# 6.6 Cell complexes

In classical topology   , a cell complex is a space obtained by successively attaching discs along their boundaries. It is called a CW complex if the boundary of an $n$-dimensional disc is constrained to lie in the discs of dimension  strictly less than $n$ (the $(n-1)$-skeleton).

Any finite CW complex can be presented as a higher inductive type, by turning $n$-dimensional discs into $n$-dimensional paths and partitioning the image of the attaching map into a source and a target, with each written as a composite of lower dimensional paths. Our explicit definitions of $\mathbb{S}^{1}$ and $\mathbb{S}^{2}$ in §6.4 (http://planetmath.org/64circlesandspheres) had this form.

Another example is the torus $T^{2}$, which is generated by:

• a point $b:T^{2}$,

• a path $p:b=b$,

• another path $q:b=b$, and

• a 2-path $t:p\mathchoice{\mathbin{\raisebox{2.15pt}{\displaystyle\centerdot}}}{% \mathbin{\raisebox{2.15pt}{\centerdot}}}{\mathbin{\raisebox{1.075pt}{% \scriptstyle\,\centerdot\,}}}{\mathbin{\raisebox{0.43pt}{\scriptscriptstyle% \,\centerdot\,}}}q=q\mathchoice{\mathbin{\raisebox{2.15pt}{\displaystyle% \centerdot}}}{\mathbin{\raisebox{2.15pt}{\centerdot}}}{\mathbin{\raisebox{1% .075pt}{\scriptstyle\,\centerdot\,}}}{\mathbin{\raisebox{0.43pt}{% \scriptscriptstyle\,\centerdot\,}}}p$.

Perhaps the easiest way to see that this is a torus is to start with a rectangle, having four corners $a,b,c,d$, four edges $p,q,r,s$, and an interior which is manifestly a 2-path $t$ from $p\mathchoice{\mathbin{\raisebox{2.15pt}{\displaystyle\centerdot}}}{\mathbin{% \raisebox{2.15pt}{\centerdot}}}{\mathbin{\raisebox{1.075pt}{\scriptstyle\,% \centerdot\,}}}{\mathbin{\raisebox{0.43pt}{\scriptscriptstyle\,\centerdot\,% }}}q$ to $r\mathchoice{\mathbin{\raisebox{2.15pt}{\displaystyle\centerdot}}}{\mathbin{% \raisebox{2.15pt}{\centerdot}}}{\mathbin{\raisebox{1.075pt}{\scriptstyle\,% \centerdot\,}}}{\mathbin{\raisebox{0.43pt}{\scriptscriptstyle\,\centerdot\,% }}}s$:

Now identify the edge $r$ with $q$ and the edge $s$ with $p$, resulting in also identifying all four corners. Topologically, this identification can be seen to produce a torus.

The induction  principle for the torus is the trickiest of any we’ve written out so far. Given $P:T^{2}\to\mathcal{U}$, for a section   $\mathchoice{\prod_{x:T^{2}}\,}{\mathchoice{{\textstyle\prod_{(x:T^{2})}}}{% \prod_{(x:T^{2})}}{\prod_{(x:T^{2})}}{\prod_{(x:T^{2})}}}{\mathchoice{{% \textstyle\prod_{(x:T^{2})}}}{\prod_{(x:T^{2})}}{\prod_{(x:T^{2})}}{\prod_{(x:% T^{2})}}}{\mathchoice{{\textstyle\prod_{(x:T^{2})}}}{\prod_{(x:T^{2})}}{\prod_% {(x:T^{2})}}{\prod_{(x:T^{2})}}}P(x)$ we require

• a point $b^{\prime}:P(b)$,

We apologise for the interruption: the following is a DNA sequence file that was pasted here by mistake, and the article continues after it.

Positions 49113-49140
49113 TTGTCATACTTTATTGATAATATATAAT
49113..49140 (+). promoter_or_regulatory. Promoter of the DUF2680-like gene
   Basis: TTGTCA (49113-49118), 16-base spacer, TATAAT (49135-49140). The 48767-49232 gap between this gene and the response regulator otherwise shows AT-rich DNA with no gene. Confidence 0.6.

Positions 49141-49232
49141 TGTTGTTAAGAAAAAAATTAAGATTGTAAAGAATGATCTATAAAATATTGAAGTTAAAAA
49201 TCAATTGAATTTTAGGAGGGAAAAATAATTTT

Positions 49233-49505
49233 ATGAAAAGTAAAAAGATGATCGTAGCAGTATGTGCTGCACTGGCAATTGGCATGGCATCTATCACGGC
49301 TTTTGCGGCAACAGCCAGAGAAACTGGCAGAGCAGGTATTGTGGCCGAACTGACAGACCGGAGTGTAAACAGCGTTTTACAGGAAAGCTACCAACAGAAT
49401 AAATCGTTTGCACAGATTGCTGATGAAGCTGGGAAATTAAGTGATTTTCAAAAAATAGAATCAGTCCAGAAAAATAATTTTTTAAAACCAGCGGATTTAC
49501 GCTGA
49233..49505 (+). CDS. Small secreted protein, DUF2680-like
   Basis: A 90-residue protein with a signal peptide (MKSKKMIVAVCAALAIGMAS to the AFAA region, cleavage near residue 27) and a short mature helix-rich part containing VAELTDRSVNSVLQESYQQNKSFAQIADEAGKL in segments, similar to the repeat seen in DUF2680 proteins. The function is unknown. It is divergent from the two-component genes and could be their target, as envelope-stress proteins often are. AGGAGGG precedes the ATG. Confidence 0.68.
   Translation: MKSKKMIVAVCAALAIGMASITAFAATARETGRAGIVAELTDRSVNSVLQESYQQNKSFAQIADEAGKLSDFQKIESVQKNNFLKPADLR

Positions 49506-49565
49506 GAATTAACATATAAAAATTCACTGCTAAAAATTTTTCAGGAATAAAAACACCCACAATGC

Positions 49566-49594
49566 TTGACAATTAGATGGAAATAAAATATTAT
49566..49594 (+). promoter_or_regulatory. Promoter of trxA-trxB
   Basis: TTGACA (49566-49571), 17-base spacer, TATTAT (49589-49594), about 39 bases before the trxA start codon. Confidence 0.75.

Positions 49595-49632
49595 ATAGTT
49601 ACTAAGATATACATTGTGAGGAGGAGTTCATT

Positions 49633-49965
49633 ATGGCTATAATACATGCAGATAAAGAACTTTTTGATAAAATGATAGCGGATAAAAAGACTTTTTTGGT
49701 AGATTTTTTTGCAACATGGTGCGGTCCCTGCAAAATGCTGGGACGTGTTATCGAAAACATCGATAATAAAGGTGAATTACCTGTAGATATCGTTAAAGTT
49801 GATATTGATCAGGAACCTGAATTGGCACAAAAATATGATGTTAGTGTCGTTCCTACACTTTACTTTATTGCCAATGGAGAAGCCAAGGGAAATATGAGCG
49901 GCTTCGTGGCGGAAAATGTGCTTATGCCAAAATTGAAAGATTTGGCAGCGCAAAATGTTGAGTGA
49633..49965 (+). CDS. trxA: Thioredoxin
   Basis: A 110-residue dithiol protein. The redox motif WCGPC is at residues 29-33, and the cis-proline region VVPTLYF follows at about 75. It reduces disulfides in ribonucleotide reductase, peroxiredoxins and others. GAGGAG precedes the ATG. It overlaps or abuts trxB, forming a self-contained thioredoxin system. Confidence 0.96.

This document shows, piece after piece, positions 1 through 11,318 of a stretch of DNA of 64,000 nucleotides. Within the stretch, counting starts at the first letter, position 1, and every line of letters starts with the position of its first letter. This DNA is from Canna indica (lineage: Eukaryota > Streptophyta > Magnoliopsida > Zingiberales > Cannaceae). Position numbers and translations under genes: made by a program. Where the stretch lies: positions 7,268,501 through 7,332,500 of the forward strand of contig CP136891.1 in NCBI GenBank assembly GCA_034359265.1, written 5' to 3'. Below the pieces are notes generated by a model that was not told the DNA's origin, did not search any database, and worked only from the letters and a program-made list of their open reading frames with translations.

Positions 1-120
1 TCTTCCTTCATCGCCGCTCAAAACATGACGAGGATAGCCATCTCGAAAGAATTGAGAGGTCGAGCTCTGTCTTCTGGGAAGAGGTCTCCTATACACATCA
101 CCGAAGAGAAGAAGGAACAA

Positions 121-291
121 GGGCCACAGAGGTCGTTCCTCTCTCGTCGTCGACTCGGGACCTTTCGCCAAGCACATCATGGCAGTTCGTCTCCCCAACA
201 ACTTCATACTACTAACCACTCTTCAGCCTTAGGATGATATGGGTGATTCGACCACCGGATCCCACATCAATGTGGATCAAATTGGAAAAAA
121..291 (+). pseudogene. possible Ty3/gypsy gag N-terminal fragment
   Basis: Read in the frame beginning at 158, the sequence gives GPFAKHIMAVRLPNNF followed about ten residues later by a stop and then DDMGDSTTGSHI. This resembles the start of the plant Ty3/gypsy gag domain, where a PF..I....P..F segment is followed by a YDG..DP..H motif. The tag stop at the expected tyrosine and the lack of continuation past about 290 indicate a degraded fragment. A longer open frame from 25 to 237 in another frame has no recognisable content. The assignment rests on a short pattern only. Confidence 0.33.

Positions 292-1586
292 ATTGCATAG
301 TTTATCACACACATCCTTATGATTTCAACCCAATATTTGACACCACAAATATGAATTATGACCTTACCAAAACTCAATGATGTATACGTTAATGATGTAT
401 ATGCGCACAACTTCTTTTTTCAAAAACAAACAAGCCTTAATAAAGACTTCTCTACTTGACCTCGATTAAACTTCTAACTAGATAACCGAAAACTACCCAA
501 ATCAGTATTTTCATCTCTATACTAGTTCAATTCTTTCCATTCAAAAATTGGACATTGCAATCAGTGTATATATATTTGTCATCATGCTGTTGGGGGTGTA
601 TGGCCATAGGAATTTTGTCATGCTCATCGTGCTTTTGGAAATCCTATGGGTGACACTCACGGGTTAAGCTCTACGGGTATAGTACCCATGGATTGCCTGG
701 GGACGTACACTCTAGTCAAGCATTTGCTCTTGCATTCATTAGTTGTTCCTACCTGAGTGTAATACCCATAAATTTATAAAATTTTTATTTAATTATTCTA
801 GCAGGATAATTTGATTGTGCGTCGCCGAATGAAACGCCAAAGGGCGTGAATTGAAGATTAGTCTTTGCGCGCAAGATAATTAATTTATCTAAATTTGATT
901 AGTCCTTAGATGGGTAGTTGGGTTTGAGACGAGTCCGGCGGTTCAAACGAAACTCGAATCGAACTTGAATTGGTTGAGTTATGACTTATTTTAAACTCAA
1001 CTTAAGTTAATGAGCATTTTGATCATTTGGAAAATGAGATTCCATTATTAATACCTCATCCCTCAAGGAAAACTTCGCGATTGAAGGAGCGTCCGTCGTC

• a path $p^{\prime}:b^{\prime}=^{P}_{p}b^{\prime}$,

• a path $q^{\prime}:b^{\prime}=^{P}_{q}b^{\prime}$, and

• a 2-path $t^{\prime}$ between the “composites” $p^{\prime}\mathchoice{\mathbin{\raisebox{2.15pt}{\displaystyle\centerdot}}}{% \mathbin{\raisebox{2.15pt}{\centerdot}}}{\mathbin{\raisebox{1.075pt}{% \scriptstyle\,\centerdot\,}}}{\mathbin{\raisebox{0.43pt}{\scriptscriptstyle% \,\centerdot\,}}}q^{\prime}$ and $q^{\prime}\mathchoice{\mathbin{\raisebox{2.15pt}{\displaystyle\centerdot}}}{% \mathbin{\raisebox{2.15pt}{\centerdot}}}{\mathbin{\raisebox{1.075pt}{% \scriptstyle\,\centerdot\,}}}{\mathbin{\raisebox{0.43pt}{\scriptscriptstyle% \,\centerdot\,}}}p^{\prime}$, lying over $t$.

In order to make sense of this last datum, we need a composition operation for dependent paths, but this is not hard to define. Then the induction principle gives a function $f:\mathchoice{\prod_{x:T^{2}}\,}{\mathchoice{{\textstyle\prod_{(x:T^{2})}}}{% \prod_{(x:T^{2})}}{\prod_{(x:T^{2})}}{\prod_{(x:T^{2})}}}{\mathchoice{{% \textstyle\prod_{(x:T^{2})}}}{\prod_{(x:T^{2})}}{\prod_{(x:T^{2})}}{\prod_{(x:% T^{2})}}}{\mathchoice{{\textstyle\prod_{(x:T^{2})}}}{\prod_{(x:T^{2})}}{\prod_% {(x:T^{2})}}{\prod_{(x:T^{2})}}}P(x)$ such that $f(b)\equiv b^{\prime}$ and $\mathsf{apd}_{f}\mathopen{}\left(p\right)\mathclose{}=p^{\prime}$ and $\mathsf{apd}_{f}\mathopen{}\left(q\right)\mathclose{}=q^{\prime}$ and something like “$\mathsf{apd}^{2}_{f}\mathopen{}\left(t\right)\mathclose{}=t^{\prime}$”. However, this is not well-typed as it stands, firstly because the equalities $\mathsf{apd}_{f}\mathopen{}\left(p\right)\mathclose{}=p^{\prime}$ and $\mathsf{apd}_{f}\mathopen{}\left(q\right)\mathclose{}=q^{\prime}$ are not judgmental, and secondly because $\mathsf{apd}_{f}$ only preserves path concatenation up to homotopy. We leave the details to the reader (see http://planetmath.org/node/87797Exercise 6.1).

Of course, another definition of the torus is $T^{2}:\!\!\equiv\mathbb{S}^{1}\times\mathbb{S}^{1}$ (in http://planetmath.org/node/87800Exercise 6.3 we ask the reader to verify the equivalence of the two). The cell-complex definition, however, generalizes easily to other spaces without such descriptions, such as the Klein bottle, the projective plane  , etc. But it does get increasingly difficult to write down the induction principles, requiring us to define notions of dependent $n$-paths and of $\mathsf{apd}$ acting on $n$-paths. Fortunately, once we have the spheres in hand, there is a way around this.

Title 6.6 Cell complexes
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